Free speech necessary, if painful

Every so often a reader will tell us how they’d like not to see letters on these pages that rip the community and its residents, and generally radiate negativity.

“Do you really have to print those?” they ask.

Yes, we do. The opinion pages in this local newspaper serve as a community forum, in which people outside of our staff are encouraged to discuss ideas, comment on things that are going on in the community, and generally voice their views. The reason we publish all letters that don’t run afoul of the rules listed in the box below is that in a community forum, the community should have a right to speak.

Sometimes, though, that right can be extremely irritating to some. We understand. But that’s the price of freedom of expression.

That point was driven home by the Oregon State Supreme Court last week when it ruled that yelling homophobic or racial insults is free speech protected by the state constitution as long as the behavior doesn’t lead to violence.

The court struck down a state harassment law that banned “abusive” speech, prohibiting insulting a person publicly in a way likely to merely provoke a violent response.

You don’t have to be homosexual or a person of color to see certain benefits in that. After all, most of us don’t want to see people quarrel nastily. But the reality is that restricting such speech hurts us. You don’t have to be a genius to see that banning hate speech today will likely lead to more restrictions tomorrow.

It’s also illegal. You may recall from school that the U.S. Constitution is the bottom line when it comes to our freedoms. States are free to offer more freedom than the federal law allows, but they can’t impose restrictions on individual rights that go any further than what the Founders drafted into our Constitution and the amendments that have been passed since then.

The First Amendment is pretty clear: “Congress shall make no law respecting an establishment of religion, or prohibiting the free exercise thereof; or abridging the freedom of speech, or of the press; or the right of the people peaceably to assemble, and to petition the Government for a redress of grievances.”

The U.S. Supreme Court, particularly in the last century, has dealt with many different challenges rising from those words. The questions are not easy: How far can one go in speaking against the government? How objectionable can someone’s speech get before it should be stopped? How much control should authorities, particularly school authorities, have over the press, particularly the student press?

In today’s free-wheeling world of the Internet, free speech offers even more challenges to our sense of decorum and safety.

Several of the key cases in the 1900s that helped establish the rights we’ve become accustomed to in today’s society involved left-wing agitators, very aggressive Jehovah’s Witnesses and racists.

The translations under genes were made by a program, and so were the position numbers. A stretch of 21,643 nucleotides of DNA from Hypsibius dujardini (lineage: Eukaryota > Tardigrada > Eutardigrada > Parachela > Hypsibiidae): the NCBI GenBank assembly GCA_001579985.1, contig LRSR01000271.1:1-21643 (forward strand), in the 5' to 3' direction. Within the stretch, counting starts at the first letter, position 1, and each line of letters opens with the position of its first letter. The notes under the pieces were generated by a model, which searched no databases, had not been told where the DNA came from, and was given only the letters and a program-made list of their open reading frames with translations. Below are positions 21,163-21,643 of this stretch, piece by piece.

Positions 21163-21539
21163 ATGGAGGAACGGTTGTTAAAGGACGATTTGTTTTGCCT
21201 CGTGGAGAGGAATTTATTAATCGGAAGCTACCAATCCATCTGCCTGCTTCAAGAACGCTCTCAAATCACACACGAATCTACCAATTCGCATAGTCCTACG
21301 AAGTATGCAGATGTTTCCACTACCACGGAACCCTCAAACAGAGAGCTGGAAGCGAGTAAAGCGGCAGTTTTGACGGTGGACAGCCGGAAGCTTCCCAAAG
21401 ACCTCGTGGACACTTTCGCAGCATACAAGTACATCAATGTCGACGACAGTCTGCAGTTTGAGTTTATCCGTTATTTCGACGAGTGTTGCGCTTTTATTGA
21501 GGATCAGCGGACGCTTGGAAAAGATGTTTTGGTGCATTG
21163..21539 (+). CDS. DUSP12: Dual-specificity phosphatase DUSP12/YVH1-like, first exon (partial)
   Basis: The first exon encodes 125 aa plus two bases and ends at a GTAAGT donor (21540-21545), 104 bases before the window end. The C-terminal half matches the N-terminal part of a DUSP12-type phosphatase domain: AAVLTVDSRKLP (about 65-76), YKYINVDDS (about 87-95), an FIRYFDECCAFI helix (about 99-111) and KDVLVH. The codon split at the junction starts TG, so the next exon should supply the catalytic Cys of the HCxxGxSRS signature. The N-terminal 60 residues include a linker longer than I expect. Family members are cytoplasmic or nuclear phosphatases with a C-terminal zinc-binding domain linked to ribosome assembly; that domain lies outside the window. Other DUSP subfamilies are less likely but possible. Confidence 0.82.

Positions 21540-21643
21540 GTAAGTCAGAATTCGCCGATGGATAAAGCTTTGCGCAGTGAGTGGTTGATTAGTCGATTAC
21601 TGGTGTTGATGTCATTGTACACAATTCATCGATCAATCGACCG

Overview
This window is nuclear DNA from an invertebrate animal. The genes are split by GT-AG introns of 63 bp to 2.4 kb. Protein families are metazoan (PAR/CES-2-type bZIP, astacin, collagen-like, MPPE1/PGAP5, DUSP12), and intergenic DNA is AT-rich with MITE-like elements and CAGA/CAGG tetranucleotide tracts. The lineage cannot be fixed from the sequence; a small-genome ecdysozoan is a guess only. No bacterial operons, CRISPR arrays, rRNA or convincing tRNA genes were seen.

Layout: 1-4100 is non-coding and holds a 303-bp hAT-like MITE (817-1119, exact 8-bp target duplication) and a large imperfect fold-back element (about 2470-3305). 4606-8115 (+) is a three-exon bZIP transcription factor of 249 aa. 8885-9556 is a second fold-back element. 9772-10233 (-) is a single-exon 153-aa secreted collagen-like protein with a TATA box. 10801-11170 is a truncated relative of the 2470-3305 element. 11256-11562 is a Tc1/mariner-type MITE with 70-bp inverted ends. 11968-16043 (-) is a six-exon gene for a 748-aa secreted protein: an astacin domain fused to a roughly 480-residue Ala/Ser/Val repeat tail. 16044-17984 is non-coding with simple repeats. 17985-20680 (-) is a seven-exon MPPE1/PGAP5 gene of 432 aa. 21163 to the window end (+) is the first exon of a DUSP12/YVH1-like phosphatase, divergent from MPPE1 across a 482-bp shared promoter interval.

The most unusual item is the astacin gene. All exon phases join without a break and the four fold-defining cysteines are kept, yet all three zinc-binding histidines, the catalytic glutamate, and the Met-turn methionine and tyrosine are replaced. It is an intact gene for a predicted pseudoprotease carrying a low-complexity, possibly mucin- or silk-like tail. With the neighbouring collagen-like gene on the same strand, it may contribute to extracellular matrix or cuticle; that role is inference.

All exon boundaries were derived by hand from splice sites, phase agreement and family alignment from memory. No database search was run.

Most were doing things that were politically or socially objectionable, but courts ruled that even obnoxious communication could not be prohibited unless it directly endangers the public as a whole or involves “fighting words,” as one landmark opinion put it, which are likely to result in a violent response.

The case that produced Oregon Supreme Court opinion involved a man in a pickup, William Johnson, who yelled racial and homophobic epithets at two women, one black and the other white, who had, he believed, cut off his pickup with their car on a country road.

However, as the court noted, he did not threaten them with violence and he didn’t attack them physically in the face-off that occurred after the women stopped their car.

One justice called Johnson’s behavior “reprehensible” and observed that “these kinds of verbal assaults cause real pain and they have a cumulative effect.

“But,” he added, “we can deal with racism and homophobia in our society without doing damage to the important protections of free speech.”

We should all appreciate that, particularly with our neighbors in Canada clamping down on speech that isn’t considered politically correct.

We are at this point following some 30 years of societal change that has led to greater acceptance of some lifestyles once considered unacceptable by the general public, and by the collective guilt many feel over the racist inequality that has existed for many years in the United States.

Purveyors of such thinking have pressed their advantage into areas that are unconstitutional. Hateful, invective dialogue is disturbing and even injurious, but think what banning it could lead to: slowly, incrementally, we would lose our freedom of speech. If we allow the elephant into the tent, he’s not leaving.

Getting back to our letters page, yes, some of them can be irritating, particularly if you don’t agree. If our staff recognizes that the contents of a letter are not factually accurate, we will often contact the writer to encourage them to reconsider what they’re saying. But otherwise we generally leave it to readers to respond when they see something in the newspaper that ruffles their feathers.

We encourage you to be civil, but to feel free to express your opinions in this public forum. We want to allow as much freedom as possible, but with freedom comes the need for responsibility and civility – and that’s what we ask of you.